During one of my moments of scrutinising the old family photo, the penny dropped; Uncle Albert was wearing an Australian army uniform!

Ultimately, with my research now focused on Australian records, I discovered that Uncle Albert had emigrated to Australia as a teenage and had joined the Australian army in 1916 during the First World War. The family photo was taken whilst he had leave during his time in the Australian army in England. Uncle Albert returned to Australia after the war ended in 1919, later marrying and spending most of his years living in Sydney.

But I still had questions; did Uncle Albert have any children? How long had he lived?

Through various ways in which I have discovered information can be found in the NSW Births, Deaths and Marriage online register, with next to no information on the ancestor being researched, I discovered that Uncle Albert had lived until 1951, and he was buried at MacLean, NSW.

MacLean! Just three hours drive from my home!

Last year, after yet another online search which gave me the name of the cemetery where Uncle Albert was buried, I headed off to MacLean with my then thirteen year old son.

MacLean is a small town, so we had no trouble finding the cemetery at all, although we hadn’t counted on meeting up with thousands of bats, living in the trees, which lined the back of the cemetery. It turned out that the bats were the only living creatures we clapped eyes on during our visit in MacLean. The noise of the screeching bats really rattled my son’s confidence; well the bats, along with the fact that his crazy mother was thrilled to bits at having the opportunity of finding the grave of some old dead guy that he didn’t know!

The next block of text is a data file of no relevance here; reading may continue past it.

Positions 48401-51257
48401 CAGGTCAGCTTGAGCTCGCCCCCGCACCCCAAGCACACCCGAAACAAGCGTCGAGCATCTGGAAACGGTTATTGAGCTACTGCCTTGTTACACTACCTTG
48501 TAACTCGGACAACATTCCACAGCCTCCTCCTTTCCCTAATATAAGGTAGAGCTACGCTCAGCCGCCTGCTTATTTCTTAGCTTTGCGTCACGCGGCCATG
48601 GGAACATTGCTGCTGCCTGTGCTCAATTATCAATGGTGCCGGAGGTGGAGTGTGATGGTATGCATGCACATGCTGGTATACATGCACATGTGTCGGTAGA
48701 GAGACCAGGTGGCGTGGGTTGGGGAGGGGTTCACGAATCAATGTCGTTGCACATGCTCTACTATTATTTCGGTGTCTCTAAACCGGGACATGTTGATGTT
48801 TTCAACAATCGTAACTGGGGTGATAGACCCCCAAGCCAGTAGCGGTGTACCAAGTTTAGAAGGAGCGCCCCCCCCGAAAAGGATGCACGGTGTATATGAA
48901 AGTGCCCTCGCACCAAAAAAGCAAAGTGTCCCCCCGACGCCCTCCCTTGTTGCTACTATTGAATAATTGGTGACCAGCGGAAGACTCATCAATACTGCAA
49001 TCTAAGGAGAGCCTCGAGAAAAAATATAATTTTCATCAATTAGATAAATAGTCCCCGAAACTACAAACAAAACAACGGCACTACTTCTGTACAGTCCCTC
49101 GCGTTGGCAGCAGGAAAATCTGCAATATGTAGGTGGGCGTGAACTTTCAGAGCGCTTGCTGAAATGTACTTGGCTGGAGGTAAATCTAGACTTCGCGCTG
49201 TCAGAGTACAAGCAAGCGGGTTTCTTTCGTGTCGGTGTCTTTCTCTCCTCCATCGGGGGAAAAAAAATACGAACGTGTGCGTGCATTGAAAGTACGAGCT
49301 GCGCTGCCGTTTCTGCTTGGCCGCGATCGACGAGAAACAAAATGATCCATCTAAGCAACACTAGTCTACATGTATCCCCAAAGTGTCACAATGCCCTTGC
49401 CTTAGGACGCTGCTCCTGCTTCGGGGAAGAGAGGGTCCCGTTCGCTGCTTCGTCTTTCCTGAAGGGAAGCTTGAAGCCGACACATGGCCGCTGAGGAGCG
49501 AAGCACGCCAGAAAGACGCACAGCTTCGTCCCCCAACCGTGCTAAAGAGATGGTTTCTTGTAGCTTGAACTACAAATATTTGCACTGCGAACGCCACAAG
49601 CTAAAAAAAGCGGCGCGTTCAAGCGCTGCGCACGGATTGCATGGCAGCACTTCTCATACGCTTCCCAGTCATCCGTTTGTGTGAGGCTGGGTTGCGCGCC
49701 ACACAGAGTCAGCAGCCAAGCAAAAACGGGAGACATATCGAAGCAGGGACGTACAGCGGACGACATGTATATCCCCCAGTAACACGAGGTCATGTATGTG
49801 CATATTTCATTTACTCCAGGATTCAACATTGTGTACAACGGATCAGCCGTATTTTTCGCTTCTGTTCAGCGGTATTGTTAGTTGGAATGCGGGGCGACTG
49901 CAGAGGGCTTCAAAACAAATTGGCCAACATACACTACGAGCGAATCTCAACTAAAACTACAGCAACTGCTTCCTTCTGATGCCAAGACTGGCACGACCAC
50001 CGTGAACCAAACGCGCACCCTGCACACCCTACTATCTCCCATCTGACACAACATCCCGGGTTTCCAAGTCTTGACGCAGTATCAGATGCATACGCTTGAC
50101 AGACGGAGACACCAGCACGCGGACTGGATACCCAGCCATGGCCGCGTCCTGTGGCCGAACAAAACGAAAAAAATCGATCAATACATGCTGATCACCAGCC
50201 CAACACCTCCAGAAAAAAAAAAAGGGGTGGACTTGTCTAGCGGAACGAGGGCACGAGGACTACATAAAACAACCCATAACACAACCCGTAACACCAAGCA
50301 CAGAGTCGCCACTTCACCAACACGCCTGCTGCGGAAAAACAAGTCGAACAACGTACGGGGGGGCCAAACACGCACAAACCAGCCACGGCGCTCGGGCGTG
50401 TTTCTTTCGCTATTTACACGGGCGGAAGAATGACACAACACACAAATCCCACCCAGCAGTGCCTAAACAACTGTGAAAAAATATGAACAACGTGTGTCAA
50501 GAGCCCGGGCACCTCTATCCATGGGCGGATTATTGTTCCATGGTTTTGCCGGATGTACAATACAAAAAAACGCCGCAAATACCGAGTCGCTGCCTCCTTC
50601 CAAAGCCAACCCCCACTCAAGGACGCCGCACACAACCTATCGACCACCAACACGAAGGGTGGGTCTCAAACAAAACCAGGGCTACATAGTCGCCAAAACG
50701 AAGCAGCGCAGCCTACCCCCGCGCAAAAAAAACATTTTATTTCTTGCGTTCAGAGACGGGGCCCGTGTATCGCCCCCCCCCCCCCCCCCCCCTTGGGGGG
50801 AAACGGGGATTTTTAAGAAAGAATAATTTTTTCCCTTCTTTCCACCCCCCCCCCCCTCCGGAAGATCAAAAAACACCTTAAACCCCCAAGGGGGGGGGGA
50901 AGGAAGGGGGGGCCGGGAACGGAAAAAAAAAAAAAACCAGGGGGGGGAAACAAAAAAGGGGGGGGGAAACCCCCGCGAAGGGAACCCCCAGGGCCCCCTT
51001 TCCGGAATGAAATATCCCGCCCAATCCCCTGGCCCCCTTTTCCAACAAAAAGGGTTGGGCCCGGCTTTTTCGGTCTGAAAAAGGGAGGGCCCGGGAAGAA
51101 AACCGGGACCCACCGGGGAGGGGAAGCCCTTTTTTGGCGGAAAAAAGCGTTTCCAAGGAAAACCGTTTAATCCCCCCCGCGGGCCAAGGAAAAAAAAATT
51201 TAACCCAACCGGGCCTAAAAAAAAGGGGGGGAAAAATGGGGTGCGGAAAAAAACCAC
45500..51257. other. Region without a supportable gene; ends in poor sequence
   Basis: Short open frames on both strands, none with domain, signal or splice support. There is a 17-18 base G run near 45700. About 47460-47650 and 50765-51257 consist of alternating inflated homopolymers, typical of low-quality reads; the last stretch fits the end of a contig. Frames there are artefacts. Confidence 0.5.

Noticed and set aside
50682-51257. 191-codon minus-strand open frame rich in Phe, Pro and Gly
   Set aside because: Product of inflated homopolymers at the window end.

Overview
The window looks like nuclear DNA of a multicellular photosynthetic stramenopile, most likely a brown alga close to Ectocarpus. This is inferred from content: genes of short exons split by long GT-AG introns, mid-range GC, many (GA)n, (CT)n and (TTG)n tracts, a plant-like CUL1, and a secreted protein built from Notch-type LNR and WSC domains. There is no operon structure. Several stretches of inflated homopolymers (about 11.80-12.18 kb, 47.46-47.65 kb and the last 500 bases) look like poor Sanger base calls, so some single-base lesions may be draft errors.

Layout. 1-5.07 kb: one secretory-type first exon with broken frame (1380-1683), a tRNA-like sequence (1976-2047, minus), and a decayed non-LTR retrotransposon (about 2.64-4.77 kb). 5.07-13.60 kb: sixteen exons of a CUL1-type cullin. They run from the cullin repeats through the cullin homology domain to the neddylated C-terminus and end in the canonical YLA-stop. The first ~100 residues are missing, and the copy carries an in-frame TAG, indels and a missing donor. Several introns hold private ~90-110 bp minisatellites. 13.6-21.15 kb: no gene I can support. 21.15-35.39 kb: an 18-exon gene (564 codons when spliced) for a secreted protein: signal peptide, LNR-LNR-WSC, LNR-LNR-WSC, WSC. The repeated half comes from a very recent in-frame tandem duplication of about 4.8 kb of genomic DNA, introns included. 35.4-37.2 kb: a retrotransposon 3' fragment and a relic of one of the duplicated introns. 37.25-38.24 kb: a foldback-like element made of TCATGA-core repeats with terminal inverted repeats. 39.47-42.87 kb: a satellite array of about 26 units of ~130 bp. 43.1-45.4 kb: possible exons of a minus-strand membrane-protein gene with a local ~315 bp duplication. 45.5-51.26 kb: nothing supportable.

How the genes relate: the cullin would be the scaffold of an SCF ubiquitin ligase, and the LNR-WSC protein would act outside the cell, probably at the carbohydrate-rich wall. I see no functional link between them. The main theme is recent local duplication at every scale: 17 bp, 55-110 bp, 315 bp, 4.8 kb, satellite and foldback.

The trees at the cemetery were full of screeching bats!

We wandered around the cemetery for quite some time, reading headstones, minds boggling at some of the extremely young, and extremely old, who had been laid to rest here. But no Uncle Albert.

My son was beginning to get restless; he’d had enough of the bats and was spooked over spending so much time in a cemetery. To be truthful, I’d grown quite weary myself. Where was Uncle Albert?

In a moment of frustration, I spoke out loud, “Where are you Uncle Albert?”

A loud cracking noise came from a section of the cemetery just ahead of us. In a flurry of shock, my son announced, “I’m getting out of here”, as I told him “Uncle Albert’s over there”, and I headed directly towards the noise.

Uncle Albert's Grave

Sure enough, there he was, right where the noise had come from. My son only came close enough to me for me to throw him the car keys, which suited me just fine. It allowed me the time to enjoy a private visit with my great-uncle, a man I had searched for, for many years.

At the bottom of Uncle Albert’s grave there was one single word engraved – “Father”. So, he did have a child, or children!

One simple word ~ "FATHER".

Shortly after I returned home I made contact with Uncle Albert’s grandson, through a family research website which we are both members of.

Time means nothing at all in the spirit world. Uncle Albert had been gone for sixty years, yet he still managed to find a way for me to find him. That is an important lesson I have learned ~ keep yourself open to the subtle signs, sent to us when our loved ones are trying to contact us.

We could pass the signs off as ‘coincidence’ or we can heed the signs and open ourselves up to the messages that are too good to miss, which for me was finding Uncle Albert.